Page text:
The methods of representing vegetation on buildings is of vital importance to the acceptance and further expansion of the concept. I'd dare posit that it's also a strategy to create excitement as well as enough realism where this doesn't lead to disappointment when the project is build. In this vein, some representation of projects - via digital, analog, and in-between techniques.
A simple and effective example by Diller Scofido + Renfro shows a hybrid drawing computer collage that is striking - especially the ability to defy gravity a bit by jutting off the bottom of the page for the pool area. This image really got me thinking about the topic, due to it's combination of old-new/digital-analog - but in essence more storyboard than drawing - essential design communication.
:: image via Brand Avenue
This touches on similar thematic ideas in 'Willas Wonderland' by LOOM studio, et al. (recently covered by architecture.MNP, previously by others, most comprehensively BLDGBLOG, per usual) which straddles storyboard/graphic novel with storytelling: From Loom Studio site:
"Thinking of our comic book as a model for reality, we know every community needs a vehicle that joins and carries many voices, many visions and many hands. These must be carried forth with human perspective in the context of actual human experience. Large projects are often developed in cities where rational economic and executive force usurps human comfort, practicality and beauty. Bird’s-eye planning rarely addresses human perspective from the street. Every city has need for humane stories, woven into the fabric of daily life and the places that nurture and inspire. A child’s perspective is often the most honest, pure and accurate."
:: Star Park (from Willa's Wonderland) - image detail via Loom Studio
A fusion of sorts, and more design than cartoon - but equally compelling are the graphics of the proposed Ronchamp expansion by Renzo Piano, with a simple graphic transition to section view which I think is just pure design poetry:
:: images via architecture.MNP
Curbed LA offers a North Hollywood school, with some aptly old-school plan and model shots of rooftop spaces for NoHo's Ark - a charter high school focusing on architecture, engineering and construction management:
:: images via Curbed LA.
I'm still amazed people still do physical models in our digital age - particularly realistic versions versus massing or monochromatic building forms - just because they look so bad. As we've discussed previously, there are few available graphic techniques to appropriately depict plant materials, and the model-train set kit is definitely not up to the task, in similar wasy that paper and digital methods are. They look like crap.
In some ways, it comes off as even less successful in certain paper techniques. I've ranted before about the bad SketchUp model - but there's also the case of the vague depictation to give the feeling of vegetation without actually giving a clue as to what it really will be. These are better, but a good case in point, the rendering of a Tesco store by Allies & Morrison (above), and a proposed building renovation in Chicago (below) showing courtyard and rooftop green and color with little actual meaningful detail:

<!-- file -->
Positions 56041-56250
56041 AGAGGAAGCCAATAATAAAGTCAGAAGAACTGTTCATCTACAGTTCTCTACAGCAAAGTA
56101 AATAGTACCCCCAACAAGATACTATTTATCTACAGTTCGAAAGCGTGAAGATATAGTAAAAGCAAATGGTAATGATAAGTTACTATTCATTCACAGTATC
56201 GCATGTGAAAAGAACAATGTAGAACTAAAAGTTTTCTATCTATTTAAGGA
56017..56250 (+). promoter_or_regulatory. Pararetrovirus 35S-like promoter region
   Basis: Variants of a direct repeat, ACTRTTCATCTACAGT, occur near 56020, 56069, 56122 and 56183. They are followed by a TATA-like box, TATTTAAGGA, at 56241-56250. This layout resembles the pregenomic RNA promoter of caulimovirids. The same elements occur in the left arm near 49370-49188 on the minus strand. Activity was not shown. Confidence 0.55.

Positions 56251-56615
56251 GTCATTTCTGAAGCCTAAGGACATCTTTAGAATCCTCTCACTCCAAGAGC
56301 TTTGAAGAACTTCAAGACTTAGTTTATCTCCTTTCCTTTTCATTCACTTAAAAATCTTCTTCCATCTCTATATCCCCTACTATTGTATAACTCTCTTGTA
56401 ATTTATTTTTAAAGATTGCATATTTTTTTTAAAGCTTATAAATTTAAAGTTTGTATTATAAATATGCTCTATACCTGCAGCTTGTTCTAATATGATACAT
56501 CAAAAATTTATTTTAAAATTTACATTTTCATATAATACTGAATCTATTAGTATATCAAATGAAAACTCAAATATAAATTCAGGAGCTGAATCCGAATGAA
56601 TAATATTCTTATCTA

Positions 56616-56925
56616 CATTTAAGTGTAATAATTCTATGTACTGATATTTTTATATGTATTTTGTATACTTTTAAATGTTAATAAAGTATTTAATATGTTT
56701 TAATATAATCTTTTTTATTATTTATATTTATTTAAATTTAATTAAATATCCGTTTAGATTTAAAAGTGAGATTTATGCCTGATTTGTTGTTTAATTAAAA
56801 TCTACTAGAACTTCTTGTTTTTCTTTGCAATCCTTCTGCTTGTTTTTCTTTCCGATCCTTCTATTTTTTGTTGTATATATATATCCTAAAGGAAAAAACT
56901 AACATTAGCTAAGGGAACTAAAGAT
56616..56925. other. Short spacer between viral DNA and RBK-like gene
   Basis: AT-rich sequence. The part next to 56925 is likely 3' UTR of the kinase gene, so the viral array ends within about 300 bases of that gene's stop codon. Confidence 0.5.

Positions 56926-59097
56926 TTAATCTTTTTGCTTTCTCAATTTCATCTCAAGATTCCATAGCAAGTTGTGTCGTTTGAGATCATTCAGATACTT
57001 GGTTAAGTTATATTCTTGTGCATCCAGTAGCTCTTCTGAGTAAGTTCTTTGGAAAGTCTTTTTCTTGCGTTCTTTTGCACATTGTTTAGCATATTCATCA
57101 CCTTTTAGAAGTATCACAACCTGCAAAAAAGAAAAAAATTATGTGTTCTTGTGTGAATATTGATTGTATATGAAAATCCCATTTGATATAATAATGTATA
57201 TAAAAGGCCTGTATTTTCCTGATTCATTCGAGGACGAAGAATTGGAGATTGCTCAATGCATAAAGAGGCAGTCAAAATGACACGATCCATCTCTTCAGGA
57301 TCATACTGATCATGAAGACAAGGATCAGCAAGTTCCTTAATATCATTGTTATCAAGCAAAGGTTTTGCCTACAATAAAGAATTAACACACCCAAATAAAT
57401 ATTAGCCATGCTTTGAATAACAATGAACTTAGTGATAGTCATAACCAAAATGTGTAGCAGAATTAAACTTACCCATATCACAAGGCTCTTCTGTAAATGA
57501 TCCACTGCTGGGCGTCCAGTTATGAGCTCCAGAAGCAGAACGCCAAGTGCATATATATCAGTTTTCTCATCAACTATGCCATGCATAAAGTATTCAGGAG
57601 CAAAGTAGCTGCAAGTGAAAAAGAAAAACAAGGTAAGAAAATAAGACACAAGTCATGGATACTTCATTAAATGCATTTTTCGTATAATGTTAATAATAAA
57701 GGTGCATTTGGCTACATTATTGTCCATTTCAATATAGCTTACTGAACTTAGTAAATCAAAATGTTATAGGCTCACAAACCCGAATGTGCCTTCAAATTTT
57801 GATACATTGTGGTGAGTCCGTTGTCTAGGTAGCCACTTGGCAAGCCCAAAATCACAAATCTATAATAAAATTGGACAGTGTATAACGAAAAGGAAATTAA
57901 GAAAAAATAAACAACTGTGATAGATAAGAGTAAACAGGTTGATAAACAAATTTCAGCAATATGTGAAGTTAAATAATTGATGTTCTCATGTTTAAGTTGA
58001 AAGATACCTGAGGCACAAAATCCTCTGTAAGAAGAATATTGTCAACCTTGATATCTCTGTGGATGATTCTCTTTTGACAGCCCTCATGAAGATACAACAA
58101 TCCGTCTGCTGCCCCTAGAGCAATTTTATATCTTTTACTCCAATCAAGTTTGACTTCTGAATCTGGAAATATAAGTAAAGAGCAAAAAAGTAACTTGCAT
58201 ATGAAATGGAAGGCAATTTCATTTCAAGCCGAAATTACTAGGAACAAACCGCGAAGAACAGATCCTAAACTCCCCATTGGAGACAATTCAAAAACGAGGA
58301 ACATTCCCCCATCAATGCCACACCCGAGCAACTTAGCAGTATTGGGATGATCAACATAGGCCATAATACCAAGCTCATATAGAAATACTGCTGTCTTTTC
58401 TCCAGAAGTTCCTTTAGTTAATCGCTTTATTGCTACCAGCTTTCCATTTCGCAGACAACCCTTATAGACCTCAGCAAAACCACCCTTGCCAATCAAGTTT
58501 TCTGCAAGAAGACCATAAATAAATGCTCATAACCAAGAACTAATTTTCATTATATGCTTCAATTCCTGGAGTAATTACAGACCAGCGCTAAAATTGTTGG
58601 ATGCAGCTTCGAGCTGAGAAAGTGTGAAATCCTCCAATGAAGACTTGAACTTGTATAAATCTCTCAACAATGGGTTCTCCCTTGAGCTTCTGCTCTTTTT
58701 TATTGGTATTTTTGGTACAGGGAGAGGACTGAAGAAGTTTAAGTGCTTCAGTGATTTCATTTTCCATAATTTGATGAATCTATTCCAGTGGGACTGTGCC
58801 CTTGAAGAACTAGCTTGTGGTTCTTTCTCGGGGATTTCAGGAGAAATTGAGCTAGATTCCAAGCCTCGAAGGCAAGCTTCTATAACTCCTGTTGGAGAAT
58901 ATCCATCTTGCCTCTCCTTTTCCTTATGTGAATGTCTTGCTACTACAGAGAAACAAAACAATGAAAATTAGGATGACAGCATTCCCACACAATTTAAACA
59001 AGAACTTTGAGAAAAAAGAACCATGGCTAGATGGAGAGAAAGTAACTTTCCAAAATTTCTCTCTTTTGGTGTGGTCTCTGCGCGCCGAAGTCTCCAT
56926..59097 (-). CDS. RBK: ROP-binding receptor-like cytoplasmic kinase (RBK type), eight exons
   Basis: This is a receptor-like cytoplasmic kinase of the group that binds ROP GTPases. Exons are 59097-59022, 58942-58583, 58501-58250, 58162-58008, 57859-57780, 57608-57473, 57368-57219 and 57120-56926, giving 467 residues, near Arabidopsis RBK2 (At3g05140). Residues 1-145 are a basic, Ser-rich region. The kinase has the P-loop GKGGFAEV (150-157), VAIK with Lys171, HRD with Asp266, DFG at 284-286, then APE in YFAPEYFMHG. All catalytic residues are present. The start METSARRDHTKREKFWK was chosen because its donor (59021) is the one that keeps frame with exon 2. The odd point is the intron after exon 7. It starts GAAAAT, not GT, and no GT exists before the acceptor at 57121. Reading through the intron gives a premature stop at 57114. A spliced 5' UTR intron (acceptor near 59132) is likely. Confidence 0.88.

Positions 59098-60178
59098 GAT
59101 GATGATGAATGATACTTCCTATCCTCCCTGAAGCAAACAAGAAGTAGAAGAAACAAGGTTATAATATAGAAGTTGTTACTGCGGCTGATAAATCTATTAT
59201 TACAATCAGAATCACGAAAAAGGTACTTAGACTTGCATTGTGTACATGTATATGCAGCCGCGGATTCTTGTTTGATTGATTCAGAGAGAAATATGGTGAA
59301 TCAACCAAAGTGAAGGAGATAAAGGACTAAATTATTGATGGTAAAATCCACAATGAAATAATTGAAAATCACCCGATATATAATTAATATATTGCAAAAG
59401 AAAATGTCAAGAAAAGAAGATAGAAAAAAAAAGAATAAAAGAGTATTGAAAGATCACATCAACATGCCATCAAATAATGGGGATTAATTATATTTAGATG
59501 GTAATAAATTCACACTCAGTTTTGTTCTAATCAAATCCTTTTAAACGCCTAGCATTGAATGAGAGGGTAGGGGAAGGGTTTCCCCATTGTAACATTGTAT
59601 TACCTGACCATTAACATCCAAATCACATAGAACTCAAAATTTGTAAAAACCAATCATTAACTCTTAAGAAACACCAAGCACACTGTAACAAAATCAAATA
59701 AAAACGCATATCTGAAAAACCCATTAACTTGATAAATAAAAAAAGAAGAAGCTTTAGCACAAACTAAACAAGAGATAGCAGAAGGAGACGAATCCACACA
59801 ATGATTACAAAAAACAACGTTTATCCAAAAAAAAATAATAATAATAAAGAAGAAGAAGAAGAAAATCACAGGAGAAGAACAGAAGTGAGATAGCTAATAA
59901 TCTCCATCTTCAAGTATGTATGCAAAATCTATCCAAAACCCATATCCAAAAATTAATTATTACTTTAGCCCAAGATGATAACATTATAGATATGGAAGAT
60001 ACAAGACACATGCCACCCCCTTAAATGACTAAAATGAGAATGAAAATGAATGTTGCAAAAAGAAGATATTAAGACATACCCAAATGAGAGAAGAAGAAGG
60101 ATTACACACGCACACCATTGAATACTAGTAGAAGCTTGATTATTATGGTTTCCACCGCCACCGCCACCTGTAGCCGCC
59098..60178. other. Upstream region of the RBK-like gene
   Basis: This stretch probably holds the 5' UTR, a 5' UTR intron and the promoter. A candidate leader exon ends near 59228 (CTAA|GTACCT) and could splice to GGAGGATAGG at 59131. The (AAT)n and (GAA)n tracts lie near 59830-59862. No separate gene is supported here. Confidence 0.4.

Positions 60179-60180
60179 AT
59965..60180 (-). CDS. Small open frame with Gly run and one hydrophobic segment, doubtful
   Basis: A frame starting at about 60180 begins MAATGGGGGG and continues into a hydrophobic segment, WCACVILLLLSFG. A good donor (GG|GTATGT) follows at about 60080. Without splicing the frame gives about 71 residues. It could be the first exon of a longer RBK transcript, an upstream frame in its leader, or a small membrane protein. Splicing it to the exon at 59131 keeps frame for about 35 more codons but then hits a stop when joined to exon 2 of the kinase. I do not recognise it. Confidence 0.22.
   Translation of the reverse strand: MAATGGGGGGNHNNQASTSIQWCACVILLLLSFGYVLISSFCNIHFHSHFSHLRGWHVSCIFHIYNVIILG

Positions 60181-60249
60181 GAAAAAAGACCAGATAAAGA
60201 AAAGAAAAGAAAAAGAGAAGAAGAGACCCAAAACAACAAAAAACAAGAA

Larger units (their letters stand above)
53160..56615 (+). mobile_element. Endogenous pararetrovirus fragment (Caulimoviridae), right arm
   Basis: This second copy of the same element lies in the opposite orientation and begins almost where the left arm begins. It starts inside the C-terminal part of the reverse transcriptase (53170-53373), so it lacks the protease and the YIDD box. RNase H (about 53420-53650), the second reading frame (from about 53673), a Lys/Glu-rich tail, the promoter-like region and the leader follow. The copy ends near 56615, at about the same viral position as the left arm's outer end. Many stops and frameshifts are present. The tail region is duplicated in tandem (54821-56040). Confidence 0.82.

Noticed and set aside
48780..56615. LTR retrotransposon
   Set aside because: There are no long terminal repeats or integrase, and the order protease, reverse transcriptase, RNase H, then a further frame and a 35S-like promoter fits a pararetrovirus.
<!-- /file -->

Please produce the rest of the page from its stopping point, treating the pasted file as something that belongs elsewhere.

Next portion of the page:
:: image via BDonline
This is further reinforced and combated with a variety of graphic techniques - not making an attempt to provide detail but to sketch out a storyline. The following images (which I like in different ways) are from a recent Dezeen post about the 10x10 submission for Design Indaba with simple but divergent ways of depicting a variety of generic 'greens' on buildings - one with simple sketch - the other with collage.
:: image via Chicago Journal
:: images via Dezeen
A typical graphic veers towards the didactic - particularly the typical 'green' building diagram - this time featuring rooftop vegetation as one of the strategies (in this case, a silly rooftop garden and mound atop a generic structure - via Jetson Green:
:: partial image via The Washington Post
The digital age has provided for some interesting techniques, which deserve more attention that they get in this post - but I quite like the 'abstracted materialism' of these renderings for the Ritz Carlton hotel in Dubai (realism without trying to be too realistic):
:: images via WAN
This really just scratches the surface of representational techniques - and I aim to add to this in the future. All types have merit - whethere the designerly scribbles to the complex and realistic photo-montage. As many good and bad examples exist of both - but when it comes down to it there really is just a simple goal - provide adequate information to depict the concept that speaks to the particular audience. Sounds simple, right?